Harry Emerson Fosdick once commented that in pointing to Jesus, Hebrews does not seek to distract us from realistic facts to a beautiful ideal; Hebrews is simply turning our attention from one set of facts to another fact. Jesus is a fact. He lived and his life left an indelible imprint upon the world. Some may question the nature of Jesus, may question the identity of Jesus as anything more than a mortal, but few question that Jesus lived. Yet, women and men of faith accept Jesus as more; accept, as fact, that Jesus is God’s decisive interruption in history to bring all things “under control”. Jesus is a towering, challenging, revealing fact that casts a whole new outlook on the present groaning of life today.
In this season of Advent – a season of anticipation – those faithful to the Lordship of Jesus see something tremendous occurring in the midst of the daily news: they see the emergence of a disruptive force that will overcome the wild, uncivilized and uncontrolled powers that tear at the world. In the birth of Jesus, God announces that the forces of darkness now have reason to tremble. No, we do not yet see all things “under control” – far from it – but we do see Jesus! And that means that God is on the move.

Our world today is one where fear seems to grow unchecked and uncertainty enlarges upon our consciousness. But God has come in Jesus to change the whole complexion of the world. What is required is that we open ourselves to Jesus in a manner that he can get at us and live in us so that he shapes our thoughts and behavior. One person of faith after another, opening their hearts and minds to receive the transforming power of God, makes all the difference in the world. That is our Christmas confidence.
From Doug Hood\’s Heart & Soul, Life Application Edition, now available on Amazon and available in the church in early January.

What Are We to Do With Our Fears!

“He said, ‘Father, if it’s your will, take this cup of suffering away from me. 
However, not my will but your will must be done.’”
Luke 22:42 (Common English Bible)
            Fear is an area of human experience, which involves us all. Fear shows no partiality. The young and old, the rich and poor, and the wise and simple all play host to fear at sometime in their life.  Some fears are absurd and ridiculous, having life only in the imagination. Others are very real such as losing work, of experiencing failure or growing older and struggling with illness and death. The range of fears visited upon us and the variety of forms it assumes is astounding. Imagined or real, fears sap our energy and vitality, leaving us helpless and hopeless. What are we to do with our fears? Jesus, on the night he was betrayed, struggled with fear. His response provides guidance for meeting and managing this crippling experience.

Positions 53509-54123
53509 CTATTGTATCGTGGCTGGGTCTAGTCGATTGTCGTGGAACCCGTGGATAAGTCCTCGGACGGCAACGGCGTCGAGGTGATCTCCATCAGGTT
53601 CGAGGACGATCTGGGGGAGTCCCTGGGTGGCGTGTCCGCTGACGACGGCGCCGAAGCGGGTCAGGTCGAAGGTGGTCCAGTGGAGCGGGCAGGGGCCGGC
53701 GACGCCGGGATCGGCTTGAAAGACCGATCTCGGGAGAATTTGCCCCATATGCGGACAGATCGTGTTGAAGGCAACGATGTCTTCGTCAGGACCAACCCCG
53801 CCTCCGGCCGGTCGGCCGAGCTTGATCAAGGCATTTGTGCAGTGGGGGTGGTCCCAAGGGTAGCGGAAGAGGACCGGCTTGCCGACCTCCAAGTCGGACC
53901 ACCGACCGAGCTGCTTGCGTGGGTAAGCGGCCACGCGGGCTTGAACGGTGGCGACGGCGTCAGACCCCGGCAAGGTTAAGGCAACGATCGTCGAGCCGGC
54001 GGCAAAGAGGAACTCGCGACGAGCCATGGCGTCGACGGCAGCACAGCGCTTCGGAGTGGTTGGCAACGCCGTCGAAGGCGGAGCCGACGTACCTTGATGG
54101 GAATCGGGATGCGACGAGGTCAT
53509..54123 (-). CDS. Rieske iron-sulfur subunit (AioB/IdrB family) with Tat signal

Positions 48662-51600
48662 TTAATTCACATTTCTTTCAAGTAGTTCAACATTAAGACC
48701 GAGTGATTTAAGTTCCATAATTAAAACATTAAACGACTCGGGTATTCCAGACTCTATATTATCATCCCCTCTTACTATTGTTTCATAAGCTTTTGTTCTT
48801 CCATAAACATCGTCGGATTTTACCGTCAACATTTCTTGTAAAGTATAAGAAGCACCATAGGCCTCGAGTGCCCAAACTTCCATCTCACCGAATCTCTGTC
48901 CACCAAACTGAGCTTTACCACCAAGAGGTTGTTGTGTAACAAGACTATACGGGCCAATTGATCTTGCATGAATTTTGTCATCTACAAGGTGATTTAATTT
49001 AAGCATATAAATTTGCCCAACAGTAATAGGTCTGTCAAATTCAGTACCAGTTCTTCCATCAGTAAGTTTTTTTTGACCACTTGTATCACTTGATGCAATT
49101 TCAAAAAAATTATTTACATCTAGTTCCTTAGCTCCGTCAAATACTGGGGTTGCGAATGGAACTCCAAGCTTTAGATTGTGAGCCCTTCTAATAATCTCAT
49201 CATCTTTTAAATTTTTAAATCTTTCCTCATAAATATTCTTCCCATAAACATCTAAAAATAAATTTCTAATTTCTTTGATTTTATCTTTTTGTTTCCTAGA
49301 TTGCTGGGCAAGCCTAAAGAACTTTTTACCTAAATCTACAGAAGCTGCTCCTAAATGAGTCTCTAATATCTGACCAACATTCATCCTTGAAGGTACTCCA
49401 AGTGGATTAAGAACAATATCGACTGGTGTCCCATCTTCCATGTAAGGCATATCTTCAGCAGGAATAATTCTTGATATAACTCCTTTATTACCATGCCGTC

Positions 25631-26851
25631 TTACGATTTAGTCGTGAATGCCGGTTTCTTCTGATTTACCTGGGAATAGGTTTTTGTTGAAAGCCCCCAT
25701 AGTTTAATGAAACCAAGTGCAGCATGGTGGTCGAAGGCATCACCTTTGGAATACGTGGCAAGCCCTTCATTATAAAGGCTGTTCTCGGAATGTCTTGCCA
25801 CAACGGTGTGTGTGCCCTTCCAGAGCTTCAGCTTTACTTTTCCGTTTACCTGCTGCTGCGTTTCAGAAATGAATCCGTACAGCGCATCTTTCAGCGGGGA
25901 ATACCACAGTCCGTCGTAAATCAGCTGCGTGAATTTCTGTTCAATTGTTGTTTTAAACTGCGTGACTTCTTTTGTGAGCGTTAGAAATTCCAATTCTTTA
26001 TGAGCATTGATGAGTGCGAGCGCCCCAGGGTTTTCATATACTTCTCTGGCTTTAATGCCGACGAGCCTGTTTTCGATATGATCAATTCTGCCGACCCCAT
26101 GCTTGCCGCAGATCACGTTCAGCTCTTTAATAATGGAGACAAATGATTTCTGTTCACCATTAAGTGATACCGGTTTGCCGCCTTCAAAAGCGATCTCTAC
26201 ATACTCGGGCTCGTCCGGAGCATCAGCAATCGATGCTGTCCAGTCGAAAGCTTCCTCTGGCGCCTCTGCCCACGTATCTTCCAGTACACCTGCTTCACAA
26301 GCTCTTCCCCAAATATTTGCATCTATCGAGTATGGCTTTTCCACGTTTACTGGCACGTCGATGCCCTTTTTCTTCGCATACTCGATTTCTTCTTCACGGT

Jesus’ initial response is to acknowledge his fear. Asking that “this cup of suffering” be removed is an honest appraisal of his fear. He identifies the presence of fear and looks squarely at it. Jesus’ practice suggests that it is a mistake to take no account of fear or to repress it or to bottle it up. In fact, many psychologists agree that an attempt to drive fears from the mind actually establishes the fear more and more into our subconscious where it festers and the crippling power is increased. Jesus does not bluff himself or others. He is afraid and he shares that fear freely with his disciples and his heavenly Father. Truthful acknowledgement of fears that grasp us is not weakness but wisdom.
            The second lesson Jesus offers is to acknowledge that fears are driven by the desire for self-preservation. Basic survival is primitive and instinctive. It is how any species – including humans – have endured threats that continually confront life. We all want health, joy, and the assurance of security. If there is one thing that we are afraid of more than any other fear, it is the fear that these things may be snatched from us. Jesus is no exception. Here, in the garden that fretful night, Jesus wishes that suffering might be removed from him. At its core, fears demonstrate that we are very much wrapped-up in ourselves. We best manage our fears when we frankly acknowledge that we want to survive.
            Third, Jesus directs us to take our fears to God in prayer, seeking to submit our basic desire for survival to a higher, and a more noble aspiration; the aspiration of pursuing God’s will. Jesus never stated it more plainly than when he said, “All who want to come after me must say no to themselves…(Matthew 16:24).” Jesus is asking that we put God above all else, including our own desire to grasp life. In the proportion that we are able to do this, self-centeredness, the cause of so many fears, is diminished. When self-centeredness is diminished, so are our fears. We cannot decide what will happen to us. But we can decide what will happen in us – how we will respond to the fears that visit us. Jesus shows us the way.